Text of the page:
Can we mention other causes of massive death tolls (on the basis of "we are willing to do something about Chernobyl, let's do something for another, even bigger problem") or is this seen as an attempt at somehow reducing the importance of the Chernobyl toll?

If it is not posed as a false dichotomy, I at least wouldn't oppose using such rhetoric. But, would coal (in its least environmental-controlled form) be posited as 'the' alternative to nuclear, then I would of course disapprove.

*Lunatic*, n.
One whose delusions are out of fashion.

by DoDo on Sun May 7th, 2006 at 10:25:40 AM EST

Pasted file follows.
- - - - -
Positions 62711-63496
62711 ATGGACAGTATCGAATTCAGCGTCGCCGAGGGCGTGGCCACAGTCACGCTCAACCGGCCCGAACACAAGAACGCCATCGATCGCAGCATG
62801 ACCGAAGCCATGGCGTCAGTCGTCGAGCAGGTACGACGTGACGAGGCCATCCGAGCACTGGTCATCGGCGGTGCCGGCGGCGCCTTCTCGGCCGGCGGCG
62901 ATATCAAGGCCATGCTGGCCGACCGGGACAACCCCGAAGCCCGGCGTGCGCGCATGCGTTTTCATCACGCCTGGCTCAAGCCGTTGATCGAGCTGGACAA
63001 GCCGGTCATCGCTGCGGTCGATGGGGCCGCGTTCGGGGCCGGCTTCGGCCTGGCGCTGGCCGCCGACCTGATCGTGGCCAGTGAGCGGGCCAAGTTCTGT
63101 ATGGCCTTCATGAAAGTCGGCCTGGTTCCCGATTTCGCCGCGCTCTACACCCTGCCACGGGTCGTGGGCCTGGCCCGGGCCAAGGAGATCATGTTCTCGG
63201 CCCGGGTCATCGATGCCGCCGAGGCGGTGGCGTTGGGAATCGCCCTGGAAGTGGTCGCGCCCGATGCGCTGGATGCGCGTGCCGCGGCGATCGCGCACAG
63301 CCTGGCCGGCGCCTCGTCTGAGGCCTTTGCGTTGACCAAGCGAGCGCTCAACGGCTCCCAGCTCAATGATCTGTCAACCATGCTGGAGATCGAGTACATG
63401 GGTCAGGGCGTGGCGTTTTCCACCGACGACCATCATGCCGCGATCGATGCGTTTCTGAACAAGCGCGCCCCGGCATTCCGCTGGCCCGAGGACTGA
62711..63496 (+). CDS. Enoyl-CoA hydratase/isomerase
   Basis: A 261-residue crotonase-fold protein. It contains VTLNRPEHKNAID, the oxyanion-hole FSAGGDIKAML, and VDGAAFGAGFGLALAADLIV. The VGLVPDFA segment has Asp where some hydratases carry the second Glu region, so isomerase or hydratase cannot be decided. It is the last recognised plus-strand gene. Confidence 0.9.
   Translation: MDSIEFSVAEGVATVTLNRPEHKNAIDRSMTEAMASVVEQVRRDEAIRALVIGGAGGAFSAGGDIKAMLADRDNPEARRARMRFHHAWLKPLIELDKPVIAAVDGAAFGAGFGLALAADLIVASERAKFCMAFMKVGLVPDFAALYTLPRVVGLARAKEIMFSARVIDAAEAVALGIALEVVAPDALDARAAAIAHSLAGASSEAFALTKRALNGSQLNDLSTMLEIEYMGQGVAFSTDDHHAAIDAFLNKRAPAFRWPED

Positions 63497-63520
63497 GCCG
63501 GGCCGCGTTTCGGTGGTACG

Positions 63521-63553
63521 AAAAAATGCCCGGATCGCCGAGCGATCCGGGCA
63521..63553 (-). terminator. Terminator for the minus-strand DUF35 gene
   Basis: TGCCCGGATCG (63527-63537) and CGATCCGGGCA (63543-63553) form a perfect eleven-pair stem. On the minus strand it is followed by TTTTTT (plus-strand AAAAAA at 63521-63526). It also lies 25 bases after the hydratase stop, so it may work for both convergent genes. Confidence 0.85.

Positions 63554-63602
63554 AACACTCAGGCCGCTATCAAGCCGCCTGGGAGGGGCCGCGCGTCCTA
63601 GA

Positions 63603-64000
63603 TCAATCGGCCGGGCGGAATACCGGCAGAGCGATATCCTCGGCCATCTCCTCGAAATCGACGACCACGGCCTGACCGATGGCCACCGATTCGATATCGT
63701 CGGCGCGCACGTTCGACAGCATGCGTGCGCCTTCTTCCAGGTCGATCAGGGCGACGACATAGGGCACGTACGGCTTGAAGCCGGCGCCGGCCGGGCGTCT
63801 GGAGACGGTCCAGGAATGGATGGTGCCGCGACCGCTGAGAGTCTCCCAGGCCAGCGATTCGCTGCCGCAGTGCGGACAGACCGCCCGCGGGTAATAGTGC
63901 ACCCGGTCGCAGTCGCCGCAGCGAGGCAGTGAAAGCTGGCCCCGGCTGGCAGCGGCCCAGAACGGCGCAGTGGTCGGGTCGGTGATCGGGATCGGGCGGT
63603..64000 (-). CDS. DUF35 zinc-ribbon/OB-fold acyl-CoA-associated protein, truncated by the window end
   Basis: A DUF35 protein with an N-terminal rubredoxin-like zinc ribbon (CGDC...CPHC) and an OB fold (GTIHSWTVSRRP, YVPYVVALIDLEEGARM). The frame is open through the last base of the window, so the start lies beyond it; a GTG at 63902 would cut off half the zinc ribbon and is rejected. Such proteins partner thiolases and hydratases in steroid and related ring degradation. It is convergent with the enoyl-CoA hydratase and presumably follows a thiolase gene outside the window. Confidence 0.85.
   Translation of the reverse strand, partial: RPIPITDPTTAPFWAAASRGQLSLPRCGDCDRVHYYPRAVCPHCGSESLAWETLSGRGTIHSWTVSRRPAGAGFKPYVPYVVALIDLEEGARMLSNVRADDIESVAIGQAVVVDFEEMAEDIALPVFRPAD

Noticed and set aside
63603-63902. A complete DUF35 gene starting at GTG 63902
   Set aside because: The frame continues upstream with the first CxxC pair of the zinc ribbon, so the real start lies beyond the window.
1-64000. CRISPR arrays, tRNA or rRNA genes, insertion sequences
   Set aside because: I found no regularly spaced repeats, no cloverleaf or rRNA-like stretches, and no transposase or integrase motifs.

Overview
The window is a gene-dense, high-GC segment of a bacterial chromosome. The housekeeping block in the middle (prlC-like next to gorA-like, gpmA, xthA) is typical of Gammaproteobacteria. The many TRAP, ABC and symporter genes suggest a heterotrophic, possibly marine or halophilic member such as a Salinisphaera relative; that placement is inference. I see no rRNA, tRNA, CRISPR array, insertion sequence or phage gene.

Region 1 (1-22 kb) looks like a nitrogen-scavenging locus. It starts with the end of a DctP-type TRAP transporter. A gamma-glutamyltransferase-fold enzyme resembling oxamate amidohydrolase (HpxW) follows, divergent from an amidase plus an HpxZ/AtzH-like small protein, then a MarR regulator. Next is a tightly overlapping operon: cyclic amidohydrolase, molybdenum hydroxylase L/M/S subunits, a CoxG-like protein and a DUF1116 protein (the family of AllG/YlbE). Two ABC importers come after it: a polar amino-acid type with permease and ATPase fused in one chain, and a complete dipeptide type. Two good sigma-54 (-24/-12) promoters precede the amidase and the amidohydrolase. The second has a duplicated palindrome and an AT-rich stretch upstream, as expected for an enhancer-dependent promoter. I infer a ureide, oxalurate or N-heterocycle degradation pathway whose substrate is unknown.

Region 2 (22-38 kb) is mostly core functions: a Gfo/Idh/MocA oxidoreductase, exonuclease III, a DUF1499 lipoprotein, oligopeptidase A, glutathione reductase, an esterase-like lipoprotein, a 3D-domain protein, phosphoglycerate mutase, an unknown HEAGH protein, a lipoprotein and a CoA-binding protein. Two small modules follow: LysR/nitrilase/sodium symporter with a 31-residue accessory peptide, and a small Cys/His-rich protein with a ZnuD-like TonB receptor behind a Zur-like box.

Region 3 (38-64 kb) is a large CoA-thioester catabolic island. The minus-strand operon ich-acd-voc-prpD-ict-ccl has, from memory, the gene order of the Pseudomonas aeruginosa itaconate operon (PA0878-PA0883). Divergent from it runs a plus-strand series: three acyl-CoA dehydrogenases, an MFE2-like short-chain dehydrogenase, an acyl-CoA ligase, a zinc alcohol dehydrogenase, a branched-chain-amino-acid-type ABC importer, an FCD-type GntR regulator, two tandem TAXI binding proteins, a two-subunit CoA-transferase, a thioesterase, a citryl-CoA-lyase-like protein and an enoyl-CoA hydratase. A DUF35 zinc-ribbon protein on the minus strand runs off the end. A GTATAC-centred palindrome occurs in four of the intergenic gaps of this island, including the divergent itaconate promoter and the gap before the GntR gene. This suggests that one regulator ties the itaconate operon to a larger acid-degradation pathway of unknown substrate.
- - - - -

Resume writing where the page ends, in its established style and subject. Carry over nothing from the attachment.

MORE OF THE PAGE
[ Parent ]

would coal (in its least environmental-controlled form) be posited as 'the' alternative to nuclear, then I would of course disapprove.

Why "would"? Not only it very obviosuly IS, it's already happening. There are 2 nuclear plants being built (or decide) in the Western world, and somethign like 150 coal plants under way.

In the long run, we're all dead. John Maynard Keynes

by Jerome a Paris (etg@eurotrib.com) on Sun May 7th, 2006 at 12:48:41 PM EST
[ Parent ]
Huh!?

What business do you work in again?

*Lunatic*, n.
One whose delusions are out of fashion.

by DoDo on Sun May 7th, 2006 at 12:52:56 PM EST
[ Parent ]
Wind?

A society committed to the notion that government is always bad will have bad government. And it doesn't have to be that way. — Paul Krugman
by Migeru (migeru at eurotrib dot com) on Sun May 7th, 2006 at 12:53:45 PM EST
[ Parent ]
Indeedy.

*Lunatic*, n.